extermination

If the aim of the military action is an equivalent for the political object, that action will in general diminish as the political object diminishes. The more this object comes to the front, the more will this be so. This explains how, without self-contradiction, there can be wars of all degrees of importance and energy, from a war of extermination down to a mere state of armed observation.

Great evils befall the world when the powerful begin to copy the weak. The desperate devices which enable the weak to survive are unequaled instruments of oppression and extermination in the hands of the strong.

It is often said that the invention of terrible weapons of destruction will put an end to war. That is an error. As the means of extermination are improved, the means of reducing men who hold the state conception of life to submission can be improved to correspond. They may slaughter them by thousands, by millions, they may tear them to pieces, still they will march to war like senseless cattle. Some will want beating to make them move, others will be proud to go if they are allowed to wear a scrap of ribbon or gold lace.

If one looks into the genealogies of many 'old families,' one discovers episodes of slave trafficking, bootlegging, gun running, opium trading, falsified land claims, violent acquisition of water and mineral rights, the extermination of indigenous peoples, sales of shoddy and unsafe goods, public funds used for private speculations, crooked deals in government bonds and vouchers, and payoffs for political favors. One finds fortunes built on slave labor, indentured labor, prison labor, immigrant labor, female labor, child labor, and scab labor -- backed by the lethal force of gun thugs and militia. 'Old money' is often little more than dirty money laundered by several generations of possession.

As soon as we study animals — not in laboratories and museums only, but in the forest and prairie, in the steppe and in the mountains — we at once perceive that though there is an immense amount of warfare and extermination going on amidst various species, and especially amidst various classes of animals, there is, at the same time, as much, or perhaps even more, of mutual support, mutual aid, and mutual defense amidst animals belonging to the same species or, at least, to the same society. Sociability is as much a law of nature as mutual struggle. Of course it would be extremely difficult to estimate, however roughly, the relative numerical importance of both these series of facts. But if we resort to an indirect test, and ask Nature: "Who are the fittest: those who are continually at war with each other, or those who support one another?" we at once see that those animals which acquire habits of mutual aid are undoubtedly the fittest. They have more chances to survive, and they attain, in their respective classes, the highest development and bodily organization. If the numberless facts which can be brought forward to support this view are taken into account, we may safely say that mutual aid is as much a law of animal life as mutual struggle; but that as a factor of evolution, it most probably has a far greater importance, inasmuch as it favors the development of such habits and characters as insure the maintenance and further development of the species, together with the greatest amount of welfare and enjoyment of life for the individual, with the least waste of energy.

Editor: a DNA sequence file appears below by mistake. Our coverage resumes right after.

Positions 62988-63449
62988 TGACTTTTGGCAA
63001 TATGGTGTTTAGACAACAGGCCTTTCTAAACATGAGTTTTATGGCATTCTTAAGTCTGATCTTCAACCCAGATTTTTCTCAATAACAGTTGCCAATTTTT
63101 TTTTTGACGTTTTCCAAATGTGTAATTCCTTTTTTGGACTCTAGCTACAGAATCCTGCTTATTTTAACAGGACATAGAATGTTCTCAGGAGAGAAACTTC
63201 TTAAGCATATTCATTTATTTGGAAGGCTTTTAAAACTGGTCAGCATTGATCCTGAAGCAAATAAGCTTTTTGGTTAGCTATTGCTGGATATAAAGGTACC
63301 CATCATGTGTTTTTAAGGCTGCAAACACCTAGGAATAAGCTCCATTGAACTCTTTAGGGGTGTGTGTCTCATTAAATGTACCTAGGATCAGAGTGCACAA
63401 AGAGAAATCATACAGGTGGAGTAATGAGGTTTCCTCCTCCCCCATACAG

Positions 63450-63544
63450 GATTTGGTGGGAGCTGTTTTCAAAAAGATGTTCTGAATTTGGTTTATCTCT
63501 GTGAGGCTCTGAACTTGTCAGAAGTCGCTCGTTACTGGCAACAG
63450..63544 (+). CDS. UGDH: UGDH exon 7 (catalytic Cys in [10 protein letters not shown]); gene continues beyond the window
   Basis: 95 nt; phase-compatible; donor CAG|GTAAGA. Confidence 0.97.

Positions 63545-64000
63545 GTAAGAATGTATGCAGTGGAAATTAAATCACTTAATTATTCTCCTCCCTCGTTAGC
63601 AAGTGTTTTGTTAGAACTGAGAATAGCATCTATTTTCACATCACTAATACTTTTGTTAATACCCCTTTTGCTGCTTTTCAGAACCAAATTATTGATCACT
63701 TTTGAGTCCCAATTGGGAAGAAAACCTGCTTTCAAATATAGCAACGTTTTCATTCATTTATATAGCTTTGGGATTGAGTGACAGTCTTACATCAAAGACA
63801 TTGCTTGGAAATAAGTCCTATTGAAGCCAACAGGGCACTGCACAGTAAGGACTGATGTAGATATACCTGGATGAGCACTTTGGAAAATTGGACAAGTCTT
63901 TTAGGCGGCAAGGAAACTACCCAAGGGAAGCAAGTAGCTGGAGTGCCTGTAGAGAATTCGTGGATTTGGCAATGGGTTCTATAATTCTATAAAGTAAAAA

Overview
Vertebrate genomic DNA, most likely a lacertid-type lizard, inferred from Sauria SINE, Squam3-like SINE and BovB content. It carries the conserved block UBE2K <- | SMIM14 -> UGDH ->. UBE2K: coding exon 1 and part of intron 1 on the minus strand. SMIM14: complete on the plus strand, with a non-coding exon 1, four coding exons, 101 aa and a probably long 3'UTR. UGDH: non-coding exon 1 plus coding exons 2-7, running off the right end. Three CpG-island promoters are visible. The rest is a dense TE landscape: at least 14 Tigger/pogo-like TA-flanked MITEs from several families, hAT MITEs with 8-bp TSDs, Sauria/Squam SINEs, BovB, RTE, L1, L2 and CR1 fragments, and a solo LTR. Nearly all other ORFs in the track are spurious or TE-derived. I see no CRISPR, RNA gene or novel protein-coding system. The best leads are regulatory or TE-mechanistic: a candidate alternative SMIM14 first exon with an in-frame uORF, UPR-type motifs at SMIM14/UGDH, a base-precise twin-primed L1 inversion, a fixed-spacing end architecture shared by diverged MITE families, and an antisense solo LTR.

Only the power of unbounded love practiced in regard to all human beings can defeat the forces of interhuman strife, and can prevent the pending extermination of man by man on this planet. Without love, no armament, no war, no diplomatic machinations, no coercive police force, no school education, no economic or political measures, not even hydrogen bombs can prevent the pending catastrophe

I have received many honors in my lifetime... When I die, these honors will die with me. But the Simon Wiesenthal Center will live on as my legacy.

Once we accept the point of view that human knowledge develops from ignorance, we shall find millions of examples of it just as simple as the discovery of alizarin in coal tar, millions of observations not only in the history of science and technology but in the everyday life of each and every one of us that illustrate the transformation of “things-in-themselves” into “things-for-us.”

The real education of the masses can never be separated from their independent political, and especially revolutionary, struggle. Only struggle educates the exploited class. Only struggle discloses to it the magnitude of its own power, widens its horizon, enhances its abilities, clarifies its mind, forges its will.